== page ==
Saturday, February 6, 2010

Henri Matisse Meets Alexander Calder

My Mini Modern Artists have been through Impressionism, Cubism and Klee inspired Abstract-Primitivism. With only 3 more weeks to go in this art session, I have really agonized about which art movements and/or artists to visit in this highly edited journey through Modern Art with my 2nd and 3rd graders. I had initially intended to do a Matisse cut-out project based on his piece, "The Beasts of The Sea." But I was also playing around with an Alexander Calder mobile idea. I decided to combine the two in what I think is a really fun project.
First I went over a brief background of each artist. We discussed Matisse as one of the original founders of the Fauvist art movement. Years later an illness prevented him from standing at a canvas to paint. He then created his "painting with scissors" cut-outs while bed ridden or in a wheel chair. It is perhaps these collages created in the last years of his life, for which he is most widely recognized.
Next we discussed American artist Alexander Calder, "the sculptor who made sculpture move." Calder, with a degree in mechanical engineering, is widely considered to be the inventor of the mobile. After creating a number of toys with articulation in Paris, he went on to have his first show of this new art form. His friend, artist Marcel Duchamp was the first to dub these kinetic sculptures with the French term, "mobile." In addition to mobile and stabile scultptures, Calder created paintings, lithographs, jewelry and tapestry.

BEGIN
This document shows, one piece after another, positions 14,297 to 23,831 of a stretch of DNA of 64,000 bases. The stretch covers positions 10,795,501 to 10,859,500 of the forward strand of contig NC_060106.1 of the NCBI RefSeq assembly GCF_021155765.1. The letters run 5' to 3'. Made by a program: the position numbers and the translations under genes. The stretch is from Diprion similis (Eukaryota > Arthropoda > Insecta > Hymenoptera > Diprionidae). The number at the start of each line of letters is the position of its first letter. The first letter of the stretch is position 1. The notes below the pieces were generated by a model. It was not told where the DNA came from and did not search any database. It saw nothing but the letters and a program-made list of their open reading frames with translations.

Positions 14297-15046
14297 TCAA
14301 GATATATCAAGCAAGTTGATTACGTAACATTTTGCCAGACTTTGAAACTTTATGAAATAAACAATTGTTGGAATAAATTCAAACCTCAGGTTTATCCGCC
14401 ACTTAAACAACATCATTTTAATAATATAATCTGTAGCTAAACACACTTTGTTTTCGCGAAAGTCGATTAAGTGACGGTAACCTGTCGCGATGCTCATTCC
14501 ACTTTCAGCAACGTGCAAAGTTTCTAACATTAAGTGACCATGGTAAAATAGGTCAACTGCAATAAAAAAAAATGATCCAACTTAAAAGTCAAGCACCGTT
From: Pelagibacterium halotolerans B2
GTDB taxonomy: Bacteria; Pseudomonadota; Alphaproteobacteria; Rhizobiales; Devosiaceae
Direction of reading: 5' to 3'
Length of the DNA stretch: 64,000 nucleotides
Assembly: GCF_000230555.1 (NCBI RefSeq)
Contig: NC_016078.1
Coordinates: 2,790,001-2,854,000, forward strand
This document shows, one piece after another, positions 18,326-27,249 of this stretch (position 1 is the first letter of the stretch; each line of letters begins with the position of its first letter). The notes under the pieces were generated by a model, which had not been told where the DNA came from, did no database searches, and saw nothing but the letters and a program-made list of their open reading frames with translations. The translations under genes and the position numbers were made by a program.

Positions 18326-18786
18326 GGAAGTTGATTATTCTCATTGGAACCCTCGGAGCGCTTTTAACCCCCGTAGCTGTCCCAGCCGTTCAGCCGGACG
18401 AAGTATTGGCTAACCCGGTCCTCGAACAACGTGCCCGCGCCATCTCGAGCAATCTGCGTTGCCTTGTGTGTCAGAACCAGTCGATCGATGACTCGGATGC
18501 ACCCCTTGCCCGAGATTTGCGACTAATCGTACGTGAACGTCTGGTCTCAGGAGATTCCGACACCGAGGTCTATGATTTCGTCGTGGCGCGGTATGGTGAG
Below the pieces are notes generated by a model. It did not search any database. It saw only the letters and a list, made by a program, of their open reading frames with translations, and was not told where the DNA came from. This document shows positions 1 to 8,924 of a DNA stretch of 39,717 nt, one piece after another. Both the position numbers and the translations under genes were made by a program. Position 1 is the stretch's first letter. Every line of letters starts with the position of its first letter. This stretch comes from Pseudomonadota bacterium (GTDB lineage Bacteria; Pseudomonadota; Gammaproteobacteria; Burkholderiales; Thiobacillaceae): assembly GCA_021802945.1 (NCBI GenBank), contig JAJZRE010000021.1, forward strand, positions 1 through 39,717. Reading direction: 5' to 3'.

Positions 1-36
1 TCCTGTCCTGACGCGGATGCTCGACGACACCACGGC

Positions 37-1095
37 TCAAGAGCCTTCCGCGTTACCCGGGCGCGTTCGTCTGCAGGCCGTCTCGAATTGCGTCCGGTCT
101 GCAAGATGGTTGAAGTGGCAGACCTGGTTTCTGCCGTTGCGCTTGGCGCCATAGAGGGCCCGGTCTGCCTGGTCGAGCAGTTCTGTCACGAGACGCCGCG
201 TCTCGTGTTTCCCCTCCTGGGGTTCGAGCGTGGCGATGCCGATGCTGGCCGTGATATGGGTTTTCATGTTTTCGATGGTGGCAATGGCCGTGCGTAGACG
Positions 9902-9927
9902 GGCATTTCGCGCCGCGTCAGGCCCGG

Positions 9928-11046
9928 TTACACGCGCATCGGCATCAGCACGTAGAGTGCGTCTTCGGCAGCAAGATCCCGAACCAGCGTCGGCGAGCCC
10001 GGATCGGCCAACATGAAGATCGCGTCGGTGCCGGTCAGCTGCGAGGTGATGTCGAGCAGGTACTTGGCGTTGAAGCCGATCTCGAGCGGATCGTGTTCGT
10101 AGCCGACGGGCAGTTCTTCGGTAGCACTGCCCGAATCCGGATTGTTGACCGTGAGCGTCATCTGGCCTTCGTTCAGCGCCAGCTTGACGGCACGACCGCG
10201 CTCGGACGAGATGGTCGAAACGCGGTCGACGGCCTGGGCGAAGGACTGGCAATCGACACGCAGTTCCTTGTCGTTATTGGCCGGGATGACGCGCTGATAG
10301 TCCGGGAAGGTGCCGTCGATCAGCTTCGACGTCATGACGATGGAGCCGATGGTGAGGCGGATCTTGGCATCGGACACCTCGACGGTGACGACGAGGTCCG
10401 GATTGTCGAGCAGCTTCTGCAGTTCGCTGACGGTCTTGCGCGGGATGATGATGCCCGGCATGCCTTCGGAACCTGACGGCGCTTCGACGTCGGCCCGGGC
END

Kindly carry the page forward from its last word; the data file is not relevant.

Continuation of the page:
To create our mobiles with Matisee inspired cut-outs, the children first layed out pre-cut cardstock shapes(found in the scrapbooking section of craft stores) into their hanging layout design. Next we punched holes where these shapes would be connected using a standard hole puncher.With lots of examples of Matisse's wonderful cut-out work, the children cut out organic and geometric shapes to glue onto their base shapes. I reminded them to think about the play of color and shape combinations. Since this is a hanging mobile, thought must be given to both sides. Colored paper clips are then threaded through the holes joining the shapes in a hanging mobile composition. Lastly, I threaded a thin piece of wire through the top paper clip to act as their hook.
The children had a lot of fun doing this project and each mobile came out completely unique.


  1. I love combining the two artists! Very fun!

  2. These are so beautiful - I love this unit! The combo is a great idea - then the artwork comes out more unique and original to each child. I want to try this with my students!


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